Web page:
20 September 2022 – Work has started on analysing a native seaweed and other microalgae with potential superfood status, in a global research project involving New Zealand and Singapore.
The milestone in the project to extract novel proteins has been reached after a workshop was hosted by the Riddet Institute at Massey University in Palmerston North.
The research project to determine the physio-chemical properties, health benefits and digestibility of the seaweed extracts began in late 2020, with the native seaweed karengo and international microalga Chlorella thought to have value as alternative protein sources.
Karengo is related to nori, which is widely produced and eaten as the seaweed wrap in sushi, while Chlorella is produced and marketed internationally as a health supplement.
The research is funded by the Ministry of Business Innovation and Employment’s Catalyst Fund.
The $3M global study is led by New Zealand’s Cawthron Institute, in collaboration with the Riddet Institute, the University of Auckland, Plant & Food Research, Singapore’s Agency for Science, Technology and Research (A*STAR), the Singapore Institute of Food and Biotechnology Innovation (SIFBI) and the Bioprocessing Technology Institute.
The Riddet Institute is a Centre of Research Excellence (CoRE), hosted by Massey University, which focuses on fundamental and advanced food research.
Riddet Institute Director Distinguished Professor Harjinder Singh says the nation-wide project and collaboration with Singapore could lead to innovative new products.
“This collaborative effort has the potential to create new opportunities for the New Zealand food industry to export algae-based super foods,” says Dist. Prof Singh.
Workshop co-organiser and Riddet Institute project leader Arup Nag says the project intended to have a face-to-face workshop to bring together international personnel every year of the three-year project, which commenced in September 2020. But Covid-19 pandemic disruptions have meant this year’s workshop was the first.
The next workshop is planned to occur in Singapore in July 2023, when it is expected the nutritional potential for the seaweeds will be known.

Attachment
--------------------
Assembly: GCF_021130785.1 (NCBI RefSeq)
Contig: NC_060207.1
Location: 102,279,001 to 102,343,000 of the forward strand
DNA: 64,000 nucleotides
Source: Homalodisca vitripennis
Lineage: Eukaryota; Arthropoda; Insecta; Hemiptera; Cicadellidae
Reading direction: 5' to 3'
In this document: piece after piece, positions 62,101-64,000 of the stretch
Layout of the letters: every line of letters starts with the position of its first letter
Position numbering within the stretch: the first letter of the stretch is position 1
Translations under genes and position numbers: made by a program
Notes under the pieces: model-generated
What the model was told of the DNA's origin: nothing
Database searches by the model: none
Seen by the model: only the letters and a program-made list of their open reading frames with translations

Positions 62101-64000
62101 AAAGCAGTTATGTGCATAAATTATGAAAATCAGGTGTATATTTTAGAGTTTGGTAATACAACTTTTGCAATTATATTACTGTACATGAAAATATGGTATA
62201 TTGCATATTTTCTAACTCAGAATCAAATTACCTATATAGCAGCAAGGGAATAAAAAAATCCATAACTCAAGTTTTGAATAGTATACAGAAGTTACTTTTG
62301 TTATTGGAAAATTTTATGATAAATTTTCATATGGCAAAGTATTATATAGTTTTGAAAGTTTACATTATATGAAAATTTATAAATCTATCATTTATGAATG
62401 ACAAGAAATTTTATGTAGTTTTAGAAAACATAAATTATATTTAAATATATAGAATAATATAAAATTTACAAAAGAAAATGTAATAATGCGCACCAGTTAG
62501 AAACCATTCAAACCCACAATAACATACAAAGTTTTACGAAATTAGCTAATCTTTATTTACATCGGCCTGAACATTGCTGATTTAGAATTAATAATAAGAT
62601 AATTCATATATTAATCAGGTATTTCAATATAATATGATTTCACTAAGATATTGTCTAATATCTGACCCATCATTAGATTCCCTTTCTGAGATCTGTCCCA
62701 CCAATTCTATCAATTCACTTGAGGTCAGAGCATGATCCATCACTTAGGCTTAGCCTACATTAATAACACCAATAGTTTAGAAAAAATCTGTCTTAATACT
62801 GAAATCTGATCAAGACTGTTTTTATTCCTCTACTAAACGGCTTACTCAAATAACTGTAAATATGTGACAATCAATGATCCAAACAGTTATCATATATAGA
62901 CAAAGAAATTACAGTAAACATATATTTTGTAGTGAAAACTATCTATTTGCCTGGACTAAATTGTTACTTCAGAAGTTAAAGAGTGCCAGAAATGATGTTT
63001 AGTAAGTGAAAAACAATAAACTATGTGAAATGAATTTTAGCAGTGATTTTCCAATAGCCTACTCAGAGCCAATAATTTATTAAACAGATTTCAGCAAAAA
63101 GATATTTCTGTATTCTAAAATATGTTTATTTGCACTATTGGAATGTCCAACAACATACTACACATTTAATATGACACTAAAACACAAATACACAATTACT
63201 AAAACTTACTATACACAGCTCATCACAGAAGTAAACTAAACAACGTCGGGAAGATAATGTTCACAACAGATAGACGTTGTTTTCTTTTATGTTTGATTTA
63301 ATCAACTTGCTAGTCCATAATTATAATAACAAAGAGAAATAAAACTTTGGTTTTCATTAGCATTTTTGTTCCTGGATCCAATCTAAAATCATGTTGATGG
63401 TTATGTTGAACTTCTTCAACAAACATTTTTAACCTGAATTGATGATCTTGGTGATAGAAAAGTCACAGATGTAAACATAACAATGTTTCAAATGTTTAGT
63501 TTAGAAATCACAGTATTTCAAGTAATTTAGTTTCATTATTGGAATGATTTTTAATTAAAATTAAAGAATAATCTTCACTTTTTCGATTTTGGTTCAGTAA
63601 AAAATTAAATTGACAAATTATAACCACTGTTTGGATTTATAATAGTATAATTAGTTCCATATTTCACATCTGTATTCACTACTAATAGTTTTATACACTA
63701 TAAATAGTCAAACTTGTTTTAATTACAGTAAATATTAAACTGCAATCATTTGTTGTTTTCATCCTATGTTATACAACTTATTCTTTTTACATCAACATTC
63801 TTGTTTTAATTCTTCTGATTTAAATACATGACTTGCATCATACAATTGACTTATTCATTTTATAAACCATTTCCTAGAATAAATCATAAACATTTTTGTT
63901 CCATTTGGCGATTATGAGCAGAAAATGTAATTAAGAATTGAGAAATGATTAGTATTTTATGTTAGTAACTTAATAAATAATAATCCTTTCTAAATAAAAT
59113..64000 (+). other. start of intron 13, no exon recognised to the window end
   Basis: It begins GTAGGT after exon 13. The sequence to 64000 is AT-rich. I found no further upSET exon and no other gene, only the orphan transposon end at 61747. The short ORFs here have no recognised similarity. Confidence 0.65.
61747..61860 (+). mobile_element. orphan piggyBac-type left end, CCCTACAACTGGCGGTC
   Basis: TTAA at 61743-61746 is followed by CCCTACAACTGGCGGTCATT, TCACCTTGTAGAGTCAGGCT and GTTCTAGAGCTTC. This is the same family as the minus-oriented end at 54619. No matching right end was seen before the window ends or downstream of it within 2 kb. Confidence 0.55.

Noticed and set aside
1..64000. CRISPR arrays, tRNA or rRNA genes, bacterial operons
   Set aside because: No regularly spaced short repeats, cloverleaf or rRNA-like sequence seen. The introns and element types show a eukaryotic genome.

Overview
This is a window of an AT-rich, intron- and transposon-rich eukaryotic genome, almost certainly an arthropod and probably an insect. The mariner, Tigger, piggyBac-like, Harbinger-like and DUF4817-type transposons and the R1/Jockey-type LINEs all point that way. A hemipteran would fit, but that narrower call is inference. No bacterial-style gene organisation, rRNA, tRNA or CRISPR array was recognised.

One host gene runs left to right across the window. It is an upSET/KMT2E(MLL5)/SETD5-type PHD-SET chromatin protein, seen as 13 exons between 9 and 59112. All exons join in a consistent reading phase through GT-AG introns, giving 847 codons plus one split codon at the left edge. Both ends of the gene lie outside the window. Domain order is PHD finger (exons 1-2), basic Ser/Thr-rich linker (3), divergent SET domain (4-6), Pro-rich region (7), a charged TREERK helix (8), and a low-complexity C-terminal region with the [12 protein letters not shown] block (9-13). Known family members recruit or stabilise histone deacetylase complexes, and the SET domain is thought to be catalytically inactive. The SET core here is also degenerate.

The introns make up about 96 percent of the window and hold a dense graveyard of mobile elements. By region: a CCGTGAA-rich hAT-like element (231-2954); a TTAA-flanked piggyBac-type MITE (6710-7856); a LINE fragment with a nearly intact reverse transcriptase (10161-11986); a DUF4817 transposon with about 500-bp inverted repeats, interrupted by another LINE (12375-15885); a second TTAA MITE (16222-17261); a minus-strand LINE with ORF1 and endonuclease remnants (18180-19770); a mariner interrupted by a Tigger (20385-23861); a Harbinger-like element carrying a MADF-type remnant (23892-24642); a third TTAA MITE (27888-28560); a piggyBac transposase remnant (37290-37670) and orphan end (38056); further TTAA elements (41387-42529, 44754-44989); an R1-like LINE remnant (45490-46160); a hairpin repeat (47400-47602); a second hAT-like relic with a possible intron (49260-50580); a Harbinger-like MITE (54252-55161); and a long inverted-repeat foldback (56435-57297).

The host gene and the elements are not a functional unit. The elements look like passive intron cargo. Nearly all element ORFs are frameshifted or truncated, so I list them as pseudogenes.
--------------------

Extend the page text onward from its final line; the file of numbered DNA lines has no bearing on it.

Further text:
Dr Nag says the research collaboration is hoping to extract the protein or carbohydrate components from the seaweeds and then use them as novel food ingredients.
The production and marketing of high-value functional foods with unique attributes would be next steps.
Dr Nag says along with the proteins, the polysaccharides (carbohydrate) component in the seaweed may also have functional benefits that can be tapped. This is also being investigated by the research team. He says Singapore has expertise in the extraction of protein from micro algae such as Chlorella and New Zealand scientists have developed the extraction process for macro algae like karengo.
Other goals of the research project are to foster international research relationships and to improve future food security by diversifying food production.
Karengo is a traditional food of Māori. It is rich in protein, omega-3 fatty acids, dietary fibre and a range of micronutrients, says Dr Nag.
“This seaweed is native to New Zealand but not yet harvested commercially,” says Dr Nag.
He says karengo is commonly found on rocky reefs on the intertidal foreshore, mostly on the east and south coasts of both the North and South Islands. The Porphyra and Pyropia groups of seaweed, to which karengo and nori belong, are thought to have a range of potential therapeutic and nutritional benefits.
Human clinical trials with the protein-rich extracts will now begin in Singapore and lab/animal trials in New Zealand.
Above: Cawthron Institute Technical Manager Analytical Science Dr Tom Wheeler with the protein extracted from seaweed.